Friday, April 24, 2009

Today I:

Had (cough) another (cough cough) rough night.  I'm feeling worn out and tired.

Listened to the birds in our yard for a while.  Each Winter, I forget how much I miss them.  A couple of days ago a pair of Black Phoebe chicks perched on one of our windowsills, cheeping away for mama.  We love these little birds, and it makes me feel good to know they're nesting nearby.

Weighed in.  231.8 lbs, which is down a half pound from a few days ago.  I'm going to start tracking this, to make sure I stay in the safe range of about 1-2 pounds per week.

Took a nap.  Aaaaah.  Thanks to my wife to taking our son out of the house all morning.

Started a tracking spreadsheet, so I can chart my weight and blood pressure over time.

Took another nap.  My body is clearly saying "good thing you took today off."

Today I ate:

For breakfast: an apple and a banana, chopped up and dressed with a few tablespoons of French Vanilla yoghurt, and a couple tablespoons of ground flax seed.

For lunch: leftover risotto, with lemon and asparagus.  A small slice of leftover Mountain Mike's pizza (chicken, bacon, pineapple, barbeque, really, it's tasty, I swear).

For dinner: a salad of greens, beets, fried chicken pieces, bleu cheese and honey mustard dressing.  One of my favorite salads.  And...there's plenty for leftovers!

For snacks: six Cadbury mini eggs

By the way, I'm including links to the recipes, not to advertise and advocate for them, but so that I can track the nutritional information about what I'm eating.  I'm planning to do this weekly, looking back.  I'll compare what I ate to some good guidelines from Andrew Weil's "Eating Well for Optimum Health," then adjust holistically for the coming week (e.g. a little less red meat, a little more vegetables, etc.).


  1. I'm proud of you, my Brother, for making some difficult, but much needed changes. Metabolic syndrome is a scary diagnosis, with very serious long-term potential outcomes. It is also reversible with the right lifestyle changes. I am happy to see that you are on the path to better health.

    I had my own "wake-up call" of sorts a couple years back. 36 years old, and already on blood pressure mediation. Family history, yes, but I was starting down a dangerous path earlier than most.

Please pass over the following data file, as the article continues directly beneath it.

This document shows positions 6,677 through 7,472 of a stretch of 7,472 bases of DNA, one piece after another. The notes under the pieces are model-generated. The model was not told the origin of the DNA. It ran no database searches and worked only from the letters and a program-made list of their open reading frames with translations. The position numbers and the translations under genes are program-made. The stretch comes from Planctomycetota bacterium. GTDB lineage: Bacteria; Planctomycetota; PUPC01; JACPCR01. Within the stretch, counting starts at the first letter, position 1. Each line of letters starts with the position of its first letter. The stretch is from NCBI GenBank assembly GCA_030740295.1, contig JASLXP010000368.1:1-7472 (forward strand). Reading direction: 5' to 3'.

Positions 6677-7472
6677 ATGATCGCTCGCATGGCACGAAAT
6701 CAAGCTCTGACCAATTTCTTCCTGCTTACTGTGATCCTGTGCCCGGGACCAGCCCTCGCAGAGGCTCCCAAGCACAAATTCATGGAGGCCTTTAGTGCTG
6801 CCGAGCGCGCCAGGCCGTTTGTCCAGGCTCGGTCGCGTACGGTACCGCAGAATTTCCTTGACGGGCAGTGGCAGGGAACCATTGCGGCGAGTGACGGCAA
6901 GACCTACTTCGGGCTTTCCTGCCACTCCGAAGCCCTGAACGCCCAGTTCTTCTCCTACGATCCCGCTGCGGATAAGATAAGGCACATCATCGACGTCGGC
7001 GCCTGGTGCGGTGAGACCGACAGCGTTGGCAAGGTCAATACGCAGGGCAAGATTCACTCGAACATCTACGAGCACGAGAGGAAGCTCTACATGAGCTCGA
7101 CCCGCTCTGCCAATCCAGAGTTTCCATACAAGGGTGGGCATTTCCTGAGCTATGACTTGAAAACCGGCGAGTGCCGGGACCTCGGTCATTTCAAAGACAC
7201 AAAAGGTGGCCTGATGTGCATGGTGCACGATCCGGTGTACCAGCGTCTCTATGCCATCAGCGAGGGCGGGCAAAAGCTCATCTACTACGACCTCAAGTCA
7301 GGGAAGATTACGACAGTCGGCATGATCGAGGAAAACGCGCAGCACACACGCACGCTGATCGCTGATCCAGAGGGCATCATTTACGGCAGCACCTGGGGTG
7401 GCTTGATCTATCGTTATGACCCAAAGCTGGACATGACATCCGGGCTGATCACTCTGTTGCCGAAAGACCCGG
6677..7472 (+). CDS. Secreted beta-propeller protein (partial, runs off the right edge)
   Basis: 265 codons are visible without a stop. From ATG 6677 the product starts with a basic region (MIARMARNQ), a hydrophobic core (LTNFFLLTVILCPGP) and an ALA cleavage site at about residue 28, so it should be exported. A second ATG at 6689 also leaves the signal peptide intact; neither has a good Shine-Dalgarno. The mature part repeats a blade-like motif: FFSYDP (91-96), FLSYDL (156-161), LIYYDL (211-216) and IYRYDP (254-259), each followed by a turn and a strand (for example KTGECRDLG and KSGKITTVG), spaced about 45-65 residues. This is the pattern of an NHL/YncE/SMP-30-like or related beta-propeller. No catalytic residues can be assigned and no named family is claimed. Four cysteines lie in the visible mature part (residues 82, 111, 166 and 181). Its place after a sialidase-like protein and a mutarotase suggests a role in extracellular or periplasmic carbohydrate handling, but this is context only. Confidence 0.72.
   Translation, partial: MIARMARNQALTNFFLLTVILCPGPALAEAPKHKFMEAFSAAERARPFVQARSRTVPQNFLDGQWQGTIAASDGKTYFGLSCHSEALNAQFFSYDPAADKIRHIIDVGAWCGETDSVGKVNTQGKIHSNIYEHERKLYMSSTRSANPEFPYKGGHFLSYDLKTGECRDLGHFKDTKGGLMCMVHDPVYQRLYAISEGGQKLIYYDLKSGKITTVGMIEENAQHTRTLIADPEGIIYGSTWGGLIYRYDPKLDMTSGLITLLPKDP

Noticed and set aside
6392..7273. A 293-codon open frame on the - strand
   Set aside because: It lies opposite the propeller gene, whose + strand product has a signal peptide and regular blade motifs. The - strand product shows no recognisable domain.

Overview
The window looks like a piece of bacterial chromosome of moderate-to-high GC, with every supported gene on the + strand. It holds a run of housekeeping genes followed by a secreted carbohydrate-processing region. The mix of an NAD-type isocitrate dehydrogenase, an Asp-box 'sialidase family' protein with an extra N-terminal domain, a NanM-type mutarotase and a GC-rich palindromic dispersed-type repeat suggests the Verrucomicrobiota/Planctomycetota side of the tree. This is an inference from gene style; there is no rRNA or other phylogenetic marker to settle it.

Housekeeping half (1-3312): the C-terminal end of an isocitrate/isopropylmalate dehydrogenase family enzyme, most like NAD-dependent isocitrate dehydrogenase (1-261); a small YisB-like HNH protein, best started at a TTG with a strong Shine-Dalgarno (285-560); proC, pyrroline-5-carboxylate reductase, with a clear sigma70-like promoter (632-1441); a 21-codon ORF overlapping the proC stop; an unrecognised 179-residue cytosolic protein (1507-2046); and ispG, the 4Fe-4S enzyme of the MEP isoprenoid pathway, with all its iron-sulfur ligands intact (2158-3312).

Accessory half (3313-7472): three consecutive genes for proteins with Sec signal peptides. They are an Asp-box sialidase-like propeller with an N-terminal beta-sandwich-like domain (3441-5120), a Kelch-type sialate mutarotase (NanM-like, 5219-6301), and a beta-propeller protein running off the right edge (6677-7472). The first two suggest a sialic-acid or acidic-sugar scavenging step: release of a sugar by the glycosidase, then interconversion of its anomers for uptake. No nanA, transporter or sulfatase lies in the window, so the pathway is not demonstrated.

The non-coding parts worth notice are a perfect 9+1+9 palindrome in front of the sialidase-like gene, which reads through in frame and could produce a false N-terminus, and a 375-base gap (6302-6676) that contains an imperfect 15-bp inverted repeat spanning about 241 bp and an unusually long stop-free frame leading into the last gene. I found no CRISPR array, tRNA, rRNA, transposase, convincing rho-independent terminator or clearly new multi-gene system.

I decided to get serious about my eating and my exercise. Started with the eating, because it seemed "easier", and I wasn't sure I could do it all at once. Mainly, I just started paying atttention to portion size. It is amazing what the serving size is on some of your favorite foods (cereal, for example, is not a bowlful per serving).

    After a couple months, and once the cravings and constant hunger feeling had subsided, I decided to add exercise to my regimen. I started out with a few days a week of cardio (mostly the eliptical trainer at the gym).

    A year later, I am addicted to exercise. I exercise 5-6 days a week. I alternate between running and the eliptical, and have added strength training.

    I think the reason it stuck is because I decide to do it gradually and make it a true lifestyle change. My doctor and I have discussed reducing the dosage of my hypertension medication and possible getting off it altogether.

    Everyone's journey is different. Know that you are supported in yours. I look forward to the updates. One piece of advice I would offer: Do allow yourself the occasional indulgence. It will making sticking to your plan easier.

  2. Thanks so much for the support. It's nice to be among those of similar mind. I appreciate it.

    I'm looking forward to being addicted to exercise. I enjoy it now, but feel like my body is still getting used to it all. I ache far longer than I expected to after a good workout, for instance. I think, when I've been doing it longer with consistency, my body will get used to it all and become addicted to the endorphins.

    A little indulgence, eh? So far, so good. I'm working my way through my Easter candy, a tiny bit each day. And, I love to cook with my wife. So most meals are an indulgence in themselves, no matter what we're eating. Oh, and the onions are almost ready in the garden. The potatoes are looking strong and getting ready for their first post-planting mounding of soil. If home grown vegetables aren't an indulgence, I don't know what is.

    Best of luck with your own journey. Keep me posted, please.